This is the old locking foot block. We replaced it because it looked like it was home made out of star board, and didn
The starboard hand rail after being sanded and sealed, and teak plugs put in to cover the screws.
Another shot of the teak hand rail after being restored. Chris did an awesome job on this!
The windlass cover with Shelter Rite black vinyl at the seam where the anchor chain will enter the winch.
The new skylight cover lets light in, but keeps the heat out.
One of the three custom winch covers that Linda made. The cover has an elastic bonnet inside to hold it onto the winch, along with a hidden velcro closure at the bottom.
The navigation panel and compass covers that Linda made.
One of the new winch covers.
The old winch covers didn
The old skylight cover was no longer water repellent and was tearing at the corners of the skylight frame.
Chris used his left over "GE Imagination at Work" t-shirt rags to clean the teak hand rails. ;-)
Linda next to the sail pack and sky light cover she made during "arts & crafts".
The new anchor windalss.
The new anchor windlass.
The teak handrails. After - SEMCO finished on the left; before -weathered grey teak on the right.
The old (very old) anchor windlass.
Finished teak around the hatch using the SEMCO system.
The spare air conditioner.
The space where the air conditioner lived before we made it a "spare part". Linda is very please to have all this space for storage now.
Chris repaired this bulk head area where the second air conditioner was located. The repair was required from the survey due to rotting wood.
The mast where we had a leak and the rag and tub to collect the drips. It rained so much we had to empty it several times a day.
Water damage in the locker soaked through 14 boxes on the floor.
Water damaged box from the locker.
This box of books soaked up a lot of water.
Books drying out on the boat.
This dressed up manatee mail box caused a chuckle after all the rain.
Chris cutting away rotted wood on the aft bulkhead.
The cut out that will need new wood. You can see through to the floor in the head (bathroom).
The crew cabin walls were covered with bits of foam from headliner that had been removed.
The crew cabin has two sleeping berths that crossed at the bow similar to a bunk bead. It also has a sink, cabinet and head (toilet). The railing on the left is for one of the sleeping berths.
Chris sanded and painted the whole area exposed after the headliner was removed.
Chris standing on the ladder that leads below decks to the crew cabin.
The crew cabin contents on deck.
All items were wiped clean before being put back in the cabin.
The bigger view. Chris rigged the awning to give him some shade.
The crew cabin painted and organized!
A curious stow away at the instrument panel. I hope he is gobbling up any bugs!
The completed stack pack.
The old sail cover.
Chris sliding on the new sail cover. The sail and the cover slide on together.
The almost completed sail cover. A piece will zipper on and around the mast where the sail is visible.
Before: The galley before the cabinet (above & behind the propane stove) was removed to place in the microwave.
After: The finished shelf with the microwave. The microwave is secured with an aluminum angle iron. You can see we filled the space quickly.
The new microwave shelf and the microwave.  We love this addition to our boat.
Before: The former skylight was 1/2 inch tinted acrylic.
After: This is a nice shot of the new skylight. It is clear one-inch acrylic. It was cost prohibitive to get it tinted.
Before: Above decks view of old skylight.
After: The finished and bedded skylight viewed from on deck.
A topside view of the skylight. The little dots on the left are snap fasteners for the cover. Mostly what you see is a reflection. The white in the frame is the bedded with 4000 UV.
The main salon, looking forward with the new skylight in. It
The skylight in process of bedding. Lot
The canopy over the skylight. This worked well to provide shade and rain protection while this project was underway.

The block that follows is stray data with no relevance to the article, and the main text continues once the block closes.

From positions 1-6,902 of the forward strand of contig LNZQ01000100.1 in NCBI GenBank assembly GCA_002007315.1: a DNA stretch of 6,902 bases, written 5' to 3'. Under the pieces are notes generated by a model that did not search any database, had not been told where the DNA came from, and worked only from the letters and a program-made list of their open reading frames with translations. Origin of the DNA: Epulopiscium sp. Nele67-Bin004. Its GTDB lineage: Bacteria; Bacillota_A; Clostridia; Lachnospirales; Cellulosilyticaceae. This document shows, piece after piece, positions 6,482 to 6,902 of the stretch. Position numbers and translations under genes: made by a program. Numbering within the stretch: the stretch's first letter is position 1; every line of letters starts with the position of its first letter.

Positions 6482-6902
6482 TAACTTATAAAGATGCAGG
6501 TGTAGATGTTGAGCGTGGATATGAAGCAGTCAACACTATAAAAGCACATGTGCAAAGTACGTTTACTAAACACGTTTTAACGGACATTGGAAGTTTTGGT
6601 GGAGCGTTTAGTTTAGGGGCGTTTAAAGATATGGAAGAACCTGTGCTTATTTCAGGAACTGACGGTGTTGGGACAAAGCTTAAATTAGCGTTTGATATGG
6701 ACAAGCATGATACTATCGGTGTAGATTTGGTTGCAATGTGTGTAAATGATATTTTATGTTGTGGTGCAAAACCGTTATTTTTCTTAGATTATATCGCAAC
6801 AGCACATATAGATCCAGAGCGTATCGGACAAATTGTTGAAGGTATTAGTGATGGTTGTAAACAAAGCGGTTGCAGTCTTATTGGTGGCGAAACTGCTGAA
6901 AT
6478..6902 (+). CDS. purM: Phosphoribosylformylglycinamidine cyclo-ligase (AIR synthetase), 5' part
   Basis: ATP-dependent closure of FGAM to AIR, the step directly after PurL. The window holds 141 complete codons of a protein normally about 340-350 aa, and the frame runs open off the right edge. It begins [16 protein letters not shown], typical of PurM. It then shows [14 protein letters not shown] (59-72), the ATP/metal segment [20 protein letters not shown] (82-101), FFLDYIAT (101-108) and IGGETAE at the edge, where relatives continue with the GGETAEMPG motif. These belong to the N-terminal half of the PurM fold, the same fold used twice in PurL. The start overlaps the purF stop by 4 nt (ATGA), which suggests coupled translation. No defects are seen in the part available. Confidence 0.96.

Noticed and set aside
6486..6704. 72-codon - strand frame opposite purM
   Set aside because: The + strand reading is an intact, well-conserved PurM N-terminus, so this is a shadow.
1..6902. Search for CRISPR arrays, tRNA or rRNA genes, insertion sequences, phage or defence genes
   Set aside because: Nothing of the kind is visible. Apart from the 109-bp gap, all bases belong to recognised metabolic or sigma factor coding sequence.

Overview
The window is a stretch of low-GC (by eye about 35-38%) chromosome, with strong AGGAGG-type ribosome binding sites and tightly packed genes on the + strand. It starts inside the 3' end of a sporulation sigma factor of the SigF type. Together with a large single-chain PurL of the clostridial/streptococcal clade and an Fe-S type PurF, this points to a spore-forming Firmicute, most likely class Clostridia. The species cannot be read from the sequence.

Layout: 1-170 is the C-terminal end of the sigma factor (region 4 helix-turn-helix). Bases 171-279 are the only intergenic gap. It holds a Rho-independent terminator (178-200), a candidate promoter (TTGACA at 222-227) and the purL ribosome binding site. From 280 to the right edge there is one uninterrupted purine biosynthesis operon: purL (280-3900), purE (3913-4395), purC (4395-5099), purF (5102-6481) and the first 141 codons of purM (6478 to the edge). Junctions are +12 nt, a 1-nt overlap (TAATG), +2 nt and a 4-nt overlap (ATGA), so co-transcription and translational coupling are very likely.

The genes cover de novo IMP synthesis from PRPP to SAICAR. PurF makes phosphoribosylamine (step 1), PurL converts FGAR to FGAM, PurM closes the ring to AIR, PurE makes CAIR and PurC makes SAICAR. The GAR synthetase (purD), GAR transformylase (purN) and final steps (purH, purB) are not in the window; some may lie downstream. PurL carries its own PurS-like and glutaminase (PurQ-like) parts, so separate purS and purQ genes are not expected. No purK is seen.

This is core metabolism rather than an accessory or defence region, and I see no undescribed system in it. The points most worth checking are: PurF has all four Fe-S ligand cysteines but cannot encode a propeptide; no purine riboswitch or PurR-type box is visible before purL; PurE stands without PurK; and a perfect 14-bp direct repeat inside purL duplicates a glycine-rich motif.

The swim step was attached with webbing strap until we found a type of fastener that we were happy with.
Barrel bolts attached to the swim step. (Cleaning and finishing the teak is on our list of projects.)
Chris preparing to install the lazy jack lines. (Watch out for that owl!)
In this picture, I am trying to capture the blocks Chris installed for the lazy jack lines. They are the lines directly parallel to the mast.
The bow with our anchors. The 80 lb  Manson and the 66 lb Lewmar Claw, similar to a Bruce anchor. (That
A close up of the Manson. We rounded out our anchors with a 35 lb Fortress.
A close up of the Lewmar Claw on the bow roller.
Baked white Grouper with sauce. I baked it with butter and lemon and added the sauce just before taking out of the oven.
Chris finishing the acrylic skylight!
Acrylic Skylight.
Measuring the cuts in the skylight for a custom fit.
Getting ready to cut the acrylic to size.
Pelicans waiting for a bite of fish.
The grouper!
Grouper! Yum!
Pelicans visiting... for fish!
The Nina visiting museum.
Visiting ships as traveling museums. The Nina and the Santa Clara. Columbus
Visiting ships as traveling museums. The Nina and the Santa Clara. Columbus
The Nina! Ships and sailboats have come a long way! And you think we have a lot of lines on our boat!
Troubadour in her slip this week ... soon we will be sailing.
Troubadour!
Hey who is that on the top of the mast? Chris is checking out the anchor light and the sheaves. He is also rigging the new lines for our halyards, spare and pole up lines.
A flattering view of Chris.
He looks like he is having fun up there. He actually can see the ocean from his vantage point!
Chris preparing to drop the spinnaker halyard down throught mast for me to pull out one of the openings below.
Chris putting a plastic chafe protector over the lines after I had pulled them through the mast openings.
Chris is making final adjustments to the spinnaker halyard (red line), spare halyard (green line) and pole-up (white and blue line).
Chris enjoying lunch after a spending the morning at the top of the mast. (The baskets really cut down on doing dishes!)
Inlet Cove Marina in Ponce Inlet, Florida. The background is the Intracoastal Waterway
 
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Living the Dream

Who: Captain Chris May & Admiral Linda Moore
Port: Key Largo, Florida (But we're from Milwaukee, Wisconsin, USA)
"Twenty years from now you will be more disappointed by the things that you didn't do than by the ones you did do. So throw off the bowlines. Sail away from the safe harbor. Catch the trade winds in your sails. Explore. Dream. Discover. " --Mark Twain
"I got my toes in the water, ass in the sand; Not a worry in the world, a cold beer in my hand. Life is good today, life is good today" -- "Toes" by the Zach Brown Band